Judge directs only parts of INM inspectors report can be released
The president of the High Court has ruled only a redacted version of the first report of the inspectors investigating Independent News & Media can, at this stage, be disclosed to INM, the Central Bank, and others, including ex INM chairman Leslie Buckley.
The inspectors were appointed by Mr Justice Peter Kelly last September and their first interim report was provided to him last April. The judge noted today the inspectors aim to produce their final report by early next year.
Only the Director of Corporate Enforcement (ODCE) has a statutory entitlement to see the first report but the court has discretion whether anyone else can access it.
The ODCE, supported by inspectors Sean Gillane and Robert Fleck, objected to the applicants being provided with the report at this stage primarily because it refers to evidential matters.
In his judgment today, the judge directed only those parts of the report which do not deal with evidential matters should be provided to the various applicants.
A “good deal” of the report deals with evidential matters, he said.
He reached that conclusion for reasons including the inspectors had given guarantees of confidentiality to various persons with whom they spoke and his anxiety the court should not take any step that might hinder the inspectors work.
The report, he noted, is essentially a progress report and does not contain any findings but does contain a lot of direct and indirect reference to evidential material.
The decision means the applicants will get access to 29 paragraphs of the report which, his judgment indicated, contains at least 79 paragraphs.
Among those who sought access were INM, Mr Buckley, former INM Group CEO Robert Pitt, former CEO of INM’s Irish division Vincent Crowley, journalist Maeve Sheehan and a number of companies and individuals whom the ODCE is concerned may have been involved in the removal and interrogation of data from INM in 2014.
Mr Justice Kelly reserved judgment on the access applications last May, noting this was the first time objections were raised concerning an application under Section 759 of the Companies Act for access to an interim report of court-appointed inspectors.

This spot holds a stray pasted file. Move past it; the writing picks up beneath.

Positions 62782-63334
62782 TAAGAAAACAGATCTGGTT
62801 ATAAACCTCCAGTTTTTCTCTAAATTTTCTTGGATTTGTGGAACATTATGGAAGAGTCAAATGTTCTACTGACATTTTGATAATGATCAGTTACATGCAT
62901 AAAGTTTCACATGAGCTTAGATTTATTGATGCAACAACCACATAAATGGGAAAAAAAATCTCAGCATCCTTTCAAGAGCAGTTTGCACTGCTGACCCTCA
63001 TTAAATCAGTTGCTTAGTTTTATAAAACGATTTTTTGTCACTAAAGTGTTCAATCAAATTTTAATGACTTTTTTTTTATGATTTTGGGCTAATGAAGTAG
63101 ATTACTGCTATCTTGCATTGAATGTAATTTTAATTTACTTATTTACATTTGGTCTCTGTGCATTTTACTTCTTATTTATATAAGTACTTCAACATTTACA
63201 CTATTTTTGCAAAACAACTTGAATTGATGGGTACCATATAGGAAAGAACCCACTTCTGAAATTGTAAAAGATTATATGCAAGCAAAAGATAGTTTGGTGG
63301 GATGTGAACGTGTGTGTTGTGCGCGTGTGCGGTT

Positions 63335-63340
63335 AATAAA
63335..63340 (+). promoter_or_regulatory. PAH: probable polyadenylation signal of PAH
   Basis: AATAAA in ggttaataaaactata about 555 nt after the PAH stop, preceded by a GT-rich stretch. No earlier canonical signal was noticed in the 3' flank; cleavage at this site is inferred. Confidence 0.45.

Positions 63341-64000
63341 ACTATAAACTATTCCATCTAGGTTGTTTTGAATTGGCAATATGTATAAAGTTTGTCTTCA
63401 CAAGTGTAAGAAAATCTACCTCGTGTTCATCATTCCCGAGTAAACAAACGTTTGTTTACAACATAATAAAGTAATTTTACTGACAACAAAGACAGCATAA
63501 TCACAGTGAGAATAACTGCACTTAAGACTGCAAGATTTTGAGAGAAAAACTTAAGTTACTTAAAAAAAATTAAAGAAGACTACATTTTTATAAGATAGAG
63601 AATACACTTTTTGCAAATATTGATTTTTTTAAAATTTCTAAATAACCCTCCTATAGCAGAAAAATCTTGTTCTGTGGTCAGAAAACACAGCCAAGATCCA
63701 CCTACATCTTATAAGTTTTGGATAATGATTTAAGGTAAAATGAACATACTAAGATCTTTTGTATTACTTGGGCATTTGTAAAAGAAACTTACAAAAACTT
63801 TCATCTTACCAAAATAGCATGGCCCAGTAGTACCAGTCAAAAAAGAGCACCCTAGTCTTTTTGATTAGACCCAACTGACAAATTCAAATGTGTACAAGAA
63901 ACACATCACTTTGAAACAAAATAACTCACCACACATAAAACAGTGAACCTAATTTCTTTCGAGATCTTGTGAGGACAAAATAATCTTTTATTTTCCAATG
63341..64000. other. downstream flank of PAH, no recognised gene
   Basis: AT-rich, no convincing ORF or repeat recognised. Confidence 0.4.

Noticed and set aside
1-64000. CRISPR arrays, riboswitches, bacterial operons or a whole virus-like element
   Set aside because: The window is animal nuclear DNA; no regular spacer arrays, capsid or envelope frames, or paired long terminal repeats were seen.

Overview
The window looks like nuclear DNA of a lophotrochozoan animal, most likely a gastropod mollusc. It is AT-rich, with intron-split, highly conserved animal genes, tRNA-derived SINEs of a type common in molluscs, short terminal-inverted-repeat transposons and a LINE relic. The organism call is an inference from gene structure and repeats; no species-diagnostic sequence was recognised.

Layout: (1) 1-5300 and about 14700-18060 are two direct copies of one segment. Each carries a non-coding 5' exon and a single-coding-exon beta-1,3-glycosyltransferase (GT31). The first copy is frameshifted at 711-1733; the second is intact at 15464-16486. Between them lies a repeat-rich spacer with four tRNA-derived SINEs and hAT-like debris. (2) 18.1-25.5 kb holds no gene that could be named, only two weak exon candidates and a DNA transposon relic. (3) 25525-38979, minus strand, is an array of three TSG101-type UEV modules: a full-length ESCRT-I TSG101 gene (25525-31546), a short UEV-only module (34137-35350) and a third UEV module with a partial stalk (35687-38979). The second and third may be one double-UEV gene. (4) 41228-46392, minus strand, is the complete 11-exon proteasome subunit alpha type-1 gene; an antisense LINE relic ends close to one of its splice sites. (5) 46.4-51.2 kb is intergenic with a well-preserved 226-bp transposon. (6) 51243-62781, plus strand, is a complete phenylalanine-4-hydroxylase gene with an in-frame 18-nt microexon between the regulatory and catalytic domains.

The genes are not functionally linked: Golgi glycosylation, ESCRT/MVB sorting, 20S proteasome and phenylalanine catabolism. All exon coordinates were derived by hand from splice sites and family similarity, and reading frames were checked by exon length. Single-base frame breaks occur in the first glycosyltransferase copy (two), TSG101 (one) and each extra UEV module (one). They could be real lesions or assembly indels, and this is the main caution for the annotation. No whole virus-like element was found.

In his judgment, he noted he had appointed the inspectors last September to investigate a range of issues including the data interrogation.
Data appears to have been searched against the names of 19 individuals, including journalists and two senior counsel to the Moriarty tribunal, and “grave concerns” had been expressed about the lawfulness of that, he noted.
The lawfulness of this whole operation is “very questionable”, he said.
In exercising his discretion concerning access to the report, he noted the report is merely an interim one, a progress report on work undertaken to date, and no findings of any sort have been made.
He also took into account the ODCE and inspectors had opposed releasing the report to the applicants.
While only the court, and to a very limited extent, the ODCE, have a legitimate interest in having oversight of the work carried out of the inspectors, he did not believe giving a report to the applicants would in any way interfere with that oversight.
The judge would be “loath” to take steps which might risk being a hindrance to the inspectors making progress in their work and fully appreciated they had given a commitment of confidentiality to those whom they spoke.
The inspectors, he noted, had said that commitment was particularly productive in assisting their work and they were able to get co-operation of individuals without the fear of material leaking into the public domain.
It would be quite inappropriate for the court to take any step which might cut across that commitment or take any step which might jeopardise the integrity and progress of the inspection.
However, he saw no objection to the parts of the report which do not deal with evidential matters being disclosed.